It’s no secret that the hiring process takes time, patience, and thoroughness; however, it also costs a fair chunk of change. The repercussions of an improper hire can last for far longer than the employee in question.
While the approximate figures around hiring someone new range from around $1,000 to over $5,000 per employee, the full cost of bringing someone onto your team is hard to calculate.
Here are four things to keep in mind when considering the implications of a new hire.
As mentioned above, the cash price of hiring a new employee can fluctuate pretty dramatically. The only constant is that the hiring process is irrevocably expensive—and that’s even if you get it right on the first try. On average, you can expect to spend around $4,000 on a new employee from start to finish; that’s a tough pill to swallow regardless of your standing. If you’re wondering where that money comes from, your average cost breaks down as follows:
- HR salaries
- Referral bonuses
- Signing bonuses
- Relocation costs
- Office expenses
- Software costs
- Recruitment fees
- Advertising budget
- Qualification fees (e.g., testing or background checks)
Naturally, not all of these costs will apply to you every time you hire a new employee, but most will come into play every so often. Knowing the actual dollar cost of each of these categories of expenses will help you understand more clearly the impact a new hire makes on your company’s budget. It can also help you understand where you can cut or reduce costs, so take a look at your current hiring practices before your next round of recruiting.
One rule of thumb to consider relates to your new employee’s salary: Save for extreme cases, spending more than 20 percent of that salary in pursuit of the employee is overkill.
Abacus Payroll’s HR Help Center has calculators to help HR and business owners determine values such as employee turnover, absenteeism, and—you guessed it—cost per hire.
One thing that you can’t always quantify in terms of dollars is your time. Hiring is a time-intensive process—all the more so if you’re on the actual interview panel like you should be—and that time will negatively impact your daily responsibilities, at least in the short-term picture. Time is also a factor for your new employee, as it will take them some amount of it to get up to speed in your operation. Waiting for them to rise to everyone else’s productivity rates isn’t negligible from a monetary standpoint.
Turnover is another variable which can cause your hiring costs to spike dramatically. If an employee feels they aren’t a good fit for your company or their onboarding process doesn’t go well—or, worse yet, if another company makes a better offer to them—you’ll find yourself saying goodbye to them shortly after welcoming them into your workplace.
Finally, the onboarding process is extremely expensive for a variety of reasons, not least of which is employee equipment setup and orientation. Even if you don’t need to purchase new software or hardware for your hire, your HR team and tech department will most likely have to spend time—and, thus, money—getting your employee situated with your company’s equipment and online presence.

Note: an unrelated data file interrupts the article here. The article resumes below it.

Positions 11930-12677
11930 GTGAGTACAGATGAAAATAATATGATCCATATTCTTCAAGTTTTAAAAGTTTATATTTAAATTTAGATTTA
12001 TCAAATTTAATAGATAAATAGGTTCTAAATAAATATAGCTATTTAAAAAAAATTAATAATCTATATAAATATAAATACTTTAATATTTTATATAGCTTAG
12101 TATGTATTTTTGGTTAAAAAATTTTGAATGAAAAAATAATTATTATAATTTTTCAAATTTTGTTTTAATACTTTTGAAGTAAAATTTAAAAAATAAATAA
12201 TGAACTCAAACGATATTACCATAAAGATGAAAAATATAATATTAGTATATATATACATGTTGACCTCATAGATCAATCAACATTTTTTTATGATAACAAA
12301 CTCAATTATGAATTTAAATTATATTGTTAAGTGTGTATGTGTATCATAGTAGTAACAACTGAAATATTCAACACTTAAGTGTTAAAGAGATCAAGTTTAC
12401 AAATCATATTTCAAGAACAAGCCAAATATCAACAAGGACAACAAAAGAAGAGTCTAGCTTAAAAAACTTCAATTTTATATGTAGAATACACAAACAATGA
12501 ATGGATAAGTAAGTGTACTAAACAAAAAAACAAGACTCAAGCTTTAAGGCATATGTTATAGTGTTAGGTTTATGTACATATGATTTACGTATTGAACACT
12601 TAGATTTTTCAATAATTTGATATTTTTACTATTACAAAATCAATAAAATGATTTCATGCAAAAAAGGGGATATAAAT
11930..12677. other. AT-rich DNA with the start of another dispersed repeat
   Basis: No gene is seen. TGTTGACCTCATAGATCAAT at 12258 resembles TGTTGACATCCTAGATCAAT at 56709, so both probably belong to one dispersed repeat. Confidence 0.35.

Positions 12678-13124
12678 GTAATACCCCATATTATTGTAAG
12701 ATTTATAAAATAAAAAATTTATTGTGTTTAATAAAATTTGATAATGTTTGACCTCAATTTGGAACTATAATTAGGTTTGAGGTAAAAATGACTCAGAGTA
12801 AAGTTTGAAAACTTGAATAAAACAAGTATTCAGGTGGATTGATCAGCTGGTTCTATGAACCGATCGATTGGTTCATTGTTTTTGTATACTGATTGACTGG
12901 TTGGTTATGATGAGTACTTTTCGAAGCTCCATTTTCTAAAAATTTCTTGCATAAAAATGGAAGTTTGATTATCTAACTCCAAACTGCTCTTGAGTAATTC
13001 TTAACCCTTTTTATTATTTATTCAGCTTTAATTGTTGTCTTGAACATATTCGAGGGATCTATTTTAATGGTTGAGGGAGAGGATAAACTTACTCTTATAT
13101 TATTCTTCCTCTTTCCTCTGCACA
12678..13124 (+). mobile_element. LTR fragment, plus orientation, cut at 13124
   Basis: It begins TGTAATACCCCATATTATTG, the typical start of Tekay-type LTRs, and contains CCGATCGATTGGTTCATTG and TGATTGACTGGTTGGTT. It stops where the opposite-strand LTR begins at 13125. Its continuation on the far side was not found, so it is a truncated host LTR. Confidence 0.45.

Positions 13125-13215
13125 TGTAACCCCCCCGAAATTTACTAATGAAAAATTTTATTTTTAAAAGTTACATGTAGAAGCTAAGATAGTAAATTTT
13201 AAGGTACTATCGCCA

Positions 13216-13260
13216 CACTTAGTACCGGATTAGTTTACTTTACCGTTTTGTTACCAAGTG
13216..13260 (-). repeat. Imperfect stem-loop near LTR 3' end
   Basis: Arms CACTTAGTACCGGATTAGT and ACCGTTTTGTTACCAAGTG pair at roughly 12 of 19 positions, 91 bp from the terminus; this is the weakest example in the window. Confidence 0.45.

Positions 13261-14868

These aren’t unavoidable aspects of hiring, but you can seek to reduce the cashless costs of hiring by streamlining your onboarding process and ensuring that you pick the right person for the job.
First Time’s the Charm
Choosing the wrong employee for your company can have disastrous effects, starting with aggressive turnover. As noted previously, the cost of interviewing and onboarding is high, so failing to select the correct candidate during the interview process can set you back quite a bit. For this reason, you should collaborate with your HR team to review each candidate’s qualifications and history as needed to avoid making a costly mistake.
Onboarding is also a key aspect of the new hire song and dance; it’s important to make the employee feel welcome, wanted, and supported. If they don’t feel up to the challenge after you complete onboarding, you run the risk of losing the employee altogether. You can work with your HR department to make sure that all of the necessary resources are at the employee’s disposal, but the fact of the matter is that your first impression on them is every bit as important as their first impression on you.
Avoiding New Hire Pitfalls
Of course, onboarding, encouraging, and supporting your new hires is incredibly important during the first few weeks, but it’s even more important to make sure that your HR team has all of the resources they need to help your new employees make the transition to your workplace. Since your HR team’s salaries figure into the hidden cost of hiring someone new, supporting them as much as possible up front will pay dividends throughout the course of your employees’ tenures.
Another area to focus on actually begins before the hiring process even starts: your interview questions. One of the most common reasons that employees leave jobs that seem well-adjusted to their needs is that the job itself isn’t the way it appeared on paper; revising your interview questions and tactics to address the job’s nuances without misleading the candidate or underplaying the less-positive aspects of the position may have a tough return up front, but you’ll see better long-term benefits from the employees who make it through.
The hiring process is tricky under any circumstances, but no more so than when starting out. Fortunately, Abacus Payroll can tailor our advanced HR services and HR Help Center to fit your needs, and our resources can make your evaluation, hiring, and onboarding efforts as smooth as possible. For more information about how Abacus Payroll can help you both cut down on your hiring costs and make the right hire the first time, call us at (856) 667-6225 today!